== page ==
ANSWERS TO QUESTIONS
Financial accounting measures, classifies, and summarizes in report form those activities and that information which relate to the enterprise as a whole for use by parties both internal and external to a business enterprise. Managerial accounting also measures, classifies, and summarizes in report form enterprise activities, but the communication is for the use of internal, managerial parties, and relates more to subsystems of the entity. Managerial accounting is management decision oriented and directed more toward product line, division, and profit center reporting.
Financial statements generally refer to the four basic financial statements: balance sheet, income statement, statement of cash flows, and statement of changes in owners’ or stockholders’ equity. Financial reporting is a broader concept; it includes the basic financial statements and any other means of communicating financial and economic data to interested external parties. Examples of financial reporting other than financial statements are annual reports, prospectuses, reports filed with the government, news releases, management forecasts or plans, and descriptions of an enterprise’s social or environmental impact.
If a company’s financial performance is measured accurately, fairly, and on a timely basis, the right managers and companies are able to attract investment capital. To provide unreliable and irrelevant information leads to poor capital allocation which adversely affects the securities market.
The objective of general purpose financial reporting is to provide financial information about the reporting entity that is useful to present and potential equity investors, lenders, and other creditors in decisions about providing resources to the entity through equity investments and loans or other forms of credit. Information that is decision-useful to capital providers (investors) may also be useful to other users of financial reporting who are not investors.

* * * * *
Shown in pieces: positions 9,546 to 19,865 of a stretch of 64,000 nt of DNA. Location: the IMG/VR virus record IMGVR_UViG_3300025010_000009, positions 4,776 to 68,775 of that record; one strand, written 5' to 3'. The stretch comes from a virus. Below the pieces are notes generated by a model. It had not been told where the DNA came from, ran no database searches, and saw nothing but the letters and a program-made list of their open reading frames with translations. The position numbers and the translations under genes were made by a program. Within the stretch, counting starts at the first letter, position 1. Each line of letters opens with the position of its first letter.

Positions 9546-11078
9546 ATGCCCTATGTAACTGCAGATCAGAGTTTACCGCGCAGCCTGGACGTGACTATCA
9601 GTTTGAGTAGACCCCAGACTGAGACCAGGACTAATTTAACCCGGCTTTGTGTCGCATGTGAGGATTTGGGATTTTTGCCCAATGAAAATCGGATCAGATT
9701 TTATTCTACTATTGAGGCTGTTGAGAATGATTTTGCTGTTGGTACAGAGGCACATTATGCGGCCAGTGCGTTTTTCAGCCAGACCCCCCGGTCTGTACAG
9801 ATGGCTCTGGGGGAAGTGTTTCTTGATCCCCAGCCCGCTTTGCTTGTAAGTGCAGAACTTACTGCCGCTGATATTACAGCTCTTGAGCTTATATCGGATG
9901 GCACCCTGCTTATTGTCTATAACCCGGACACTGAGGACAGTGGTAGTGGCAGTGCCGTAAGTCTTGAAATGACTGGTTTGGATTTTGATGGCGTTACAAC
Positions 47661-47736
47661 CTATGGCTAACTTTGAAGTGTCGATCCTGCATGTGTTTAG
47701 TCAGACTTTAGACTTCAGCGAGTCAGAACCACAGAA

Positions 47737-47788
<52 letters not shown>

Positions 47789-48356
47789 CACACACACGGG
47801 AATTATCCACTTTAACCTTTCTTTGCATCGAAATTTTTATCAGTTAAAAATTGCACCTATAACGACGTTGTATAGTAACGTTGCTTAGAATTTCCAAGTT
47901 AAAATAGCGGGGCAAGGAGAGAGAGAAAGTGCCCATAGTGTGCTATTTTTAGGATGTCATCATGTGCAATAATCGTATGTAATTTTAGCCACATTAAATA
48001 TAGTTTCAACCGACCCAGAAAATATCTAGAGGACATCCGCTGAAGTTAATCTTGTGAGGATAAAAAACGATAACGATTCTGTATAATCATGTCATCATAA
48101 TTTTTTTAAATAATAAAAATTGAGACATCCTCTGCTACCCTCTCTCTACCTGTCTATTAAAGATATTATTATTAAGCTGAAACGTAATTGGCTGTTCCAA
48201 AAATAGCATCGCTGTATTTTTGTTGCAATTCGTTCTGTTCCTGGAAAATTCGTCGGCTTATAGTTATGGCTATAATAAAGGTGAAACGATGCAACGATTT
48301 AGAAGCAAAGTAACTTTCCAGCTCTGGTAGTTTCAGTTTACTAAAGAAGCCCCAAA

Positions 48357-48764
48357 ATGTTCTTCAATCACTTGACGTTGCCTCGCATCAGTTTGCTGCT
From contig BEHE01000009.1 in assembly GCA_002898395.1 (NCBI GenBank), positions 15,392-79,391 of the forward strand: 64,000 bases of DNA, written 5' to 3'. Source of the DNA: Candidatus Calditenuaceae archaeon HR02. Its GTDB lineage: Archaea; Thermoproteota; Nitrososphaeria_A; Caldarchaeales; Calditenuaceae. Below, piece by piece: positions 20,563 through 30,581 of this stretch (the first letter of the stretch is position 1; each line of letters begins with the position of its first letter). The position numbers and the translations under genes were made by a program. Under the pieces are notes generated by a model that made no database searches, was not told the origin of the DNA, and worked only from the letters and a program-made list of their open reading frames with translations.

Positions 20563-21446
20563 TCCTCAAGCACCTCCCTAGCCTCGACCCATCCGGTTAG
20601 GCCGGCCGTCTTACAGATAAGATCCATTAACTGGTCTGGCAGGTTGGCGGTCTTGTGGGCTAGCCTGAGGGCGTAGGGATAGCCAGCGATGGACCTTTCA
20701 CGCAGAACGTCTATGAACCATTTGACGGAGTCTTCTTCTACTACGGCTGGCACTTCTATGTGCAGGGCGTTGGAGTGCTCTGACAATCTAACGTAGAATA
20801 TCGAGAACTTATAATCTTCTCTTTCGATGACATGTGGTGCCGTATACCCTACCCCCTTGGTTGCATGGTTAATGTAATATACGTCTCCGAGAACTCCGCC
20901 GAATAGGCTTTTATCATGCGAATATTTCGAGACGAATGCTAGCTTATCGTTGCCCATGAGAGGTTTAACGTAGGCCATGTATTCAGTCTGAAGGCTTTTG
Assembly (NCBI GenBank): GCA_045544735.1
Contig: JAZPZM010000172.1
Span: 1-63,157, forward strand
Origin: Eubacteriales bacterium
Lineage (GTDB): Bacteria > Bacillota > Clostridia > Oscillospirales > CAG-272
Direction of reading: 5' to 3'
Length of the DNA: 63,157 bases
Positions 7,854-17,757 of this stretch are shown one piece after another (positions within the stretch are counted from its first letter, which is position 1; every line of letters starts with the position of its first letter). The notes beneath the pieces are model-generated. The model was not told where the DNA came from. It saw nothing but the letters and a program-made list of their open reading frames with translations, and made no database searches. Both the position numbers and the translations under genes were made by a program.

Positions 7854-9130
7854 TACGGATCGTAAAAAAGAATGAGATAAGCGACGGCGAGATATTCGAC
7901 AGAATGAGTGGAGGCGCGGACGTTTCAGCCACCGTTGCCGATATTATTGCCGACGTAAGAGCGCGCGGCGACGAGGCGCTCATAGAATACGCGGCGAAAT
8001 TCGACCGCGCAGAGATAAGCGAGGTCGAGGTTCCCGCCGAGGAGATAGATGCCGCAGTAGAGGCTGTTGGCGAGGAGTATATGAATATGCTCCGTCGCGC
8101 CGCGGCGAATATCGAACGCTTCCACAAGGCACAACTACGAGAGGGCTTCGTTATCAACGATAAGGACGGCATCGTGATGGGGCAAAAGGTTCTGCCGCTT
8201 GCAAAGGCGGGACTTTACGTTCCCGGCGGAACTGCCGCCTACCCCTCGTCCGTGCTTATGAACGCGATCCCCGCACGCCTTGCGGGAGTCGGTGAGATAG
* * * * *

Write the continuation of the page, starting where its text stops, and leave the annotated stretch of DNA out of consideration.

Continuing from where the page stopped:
Investors are interested in financial reporting because it provides information that is useful for making decisions (referred to as the decision-usefulness approach). When making these decisions, investors are interested in assessing the company’s (1) ability to generate net cash inflows and (2) management’s ability to protect and enhance the capital providers’ investments. Financial reporting should therefore help investors assess the amounts, timing, and uncertainty of prospective cash inflows from dividends or interest, and the proceeds from the sale, redemption, or maturity of securities or loans. In order for investors to make these assessments, the economic resources of an enterprise, the claims to those resources, and the changes in them must be understood.
A common set of standards applied by all businesses and entities provides financial statements which are reasonably comparable. Without a common set of standards, each enterprise could, and would, develop its own theory structure and set of practices, resulting in noncomparability among enterprises.
General-purpose financial statements are not likely to satisfy the specific needs of all interested parties. Since the needs of interested parties such as creditors, managers, owners, governmental agencies, and financial analysts vary considerably, it is unlikely that one set of financial statements is equally appropriate for these varied uses.
Questions Chapter 1 (Continued)
The SEC has the power to prescribe, in whatever detail it desires, the accounting practices and principles to be employed by the companies that fall within its jurisdiction. Because the SEC receives audited financial statements from nearly all companies that issue securities to the public or are listed on the stock exchanges, it is greatly interested in the content, accuracy, and credibility of the statements. For many years the SEC relied on the AICPA to regulate the profession and develop...
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